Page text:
The beginning of April is almost as important a date as the beginning of January for many: a new financial year has arrived, a clean slate, new budgets and new plans made. We thought we’d take the opportunity to consider how things might change in the future, so here are four—deliberately quite vague—medium-term predictions for change. No personal jetpacks in sight, unfortunately.
- Remote, shared offices will open across the country
- Increased focus on green tech
- More, sometimes major, data breaches
- New views are arriving
It’s easy to look back almost patronisingly at the days of CFCs in fridges and lead in petrol (both ideas, astonishingly, were developed by the same man), or doctors recommending cigarette brands. Perhaps in time people will look back at the tech boom of the early 21st century in a similar way. “Did they really use all that electricity?” … “They actually used gold in their phones?”. The vast, and ever-increasing, amounts of processing power and storage we use daily for everything from web searches and YouTube videos (YouTube in 2016 had a similar carbon footprint to the whole of Glasgow) through to file storage, archiving, email and, well, everything else you do on a computer or phone.
And then there’s disposal: buying a new phone every year or two years is great for the industry, but bad for the world. Just as we’ve seen increasing concern around carbon footprints, household & food waste and cleaner air, so too will tech be thrown into the mix.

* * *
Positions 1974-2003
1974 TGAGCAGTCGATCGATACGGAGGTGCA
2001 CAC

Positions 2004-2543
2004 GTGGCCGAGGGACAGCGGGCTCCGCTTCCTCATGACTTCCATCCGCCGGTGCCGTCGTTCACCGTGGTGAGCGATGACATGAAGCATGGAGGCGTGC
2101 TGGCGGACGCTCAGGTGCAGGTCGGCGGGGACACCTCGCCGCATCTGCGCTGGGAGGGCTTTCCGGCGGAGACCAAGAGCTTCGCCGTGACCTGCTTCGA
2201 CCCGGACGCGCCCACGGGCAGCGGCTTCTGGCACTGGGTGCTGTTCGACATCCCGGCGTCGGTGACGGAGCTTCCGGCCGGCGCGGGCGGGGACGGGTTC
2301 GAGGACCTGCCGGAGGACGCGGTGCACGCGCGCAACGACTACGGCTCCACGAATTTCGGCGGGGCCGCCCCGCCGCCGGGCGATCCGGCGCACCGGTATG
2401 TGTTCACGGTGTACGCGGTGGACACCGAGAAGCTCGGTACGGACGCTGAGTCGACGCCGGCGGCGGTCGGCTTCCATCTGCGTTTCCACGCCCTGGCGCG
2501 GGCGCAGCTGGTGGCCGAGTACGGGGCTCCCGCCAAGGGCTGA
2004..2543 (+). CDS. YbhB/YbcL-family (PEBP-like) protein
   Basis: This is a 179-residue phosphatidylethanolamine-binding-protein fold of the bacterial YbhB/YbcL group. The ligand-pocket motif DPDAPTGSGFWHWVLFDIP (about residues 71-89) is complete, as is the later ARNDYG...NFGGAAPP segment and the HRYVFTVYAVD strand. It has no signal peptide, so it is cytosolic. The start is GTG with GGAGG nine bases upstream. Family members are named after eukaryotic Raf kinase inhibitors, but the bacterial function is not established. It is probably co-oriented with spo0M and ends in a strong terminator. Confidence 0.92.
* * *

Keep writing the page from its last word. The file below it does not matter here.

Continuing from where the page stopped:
Framework are launching a new laptop this year which will be easier to repair and upgrade, increasing lifespans and reducing waste. A similar trend is happening with mobiles, Fairphone for example, with other companies also making plans. ‘Right to repair’ legislation, should also go a long way to rightly extend the lifespands of products.
Consequence & risk: initially, niches will continue to spring up within the tech industry: green web design, carbon footprint offsetting & consultancies etc., which will gradually filter through into everyday life. Be prepared to be left behind if you don’t address issues early.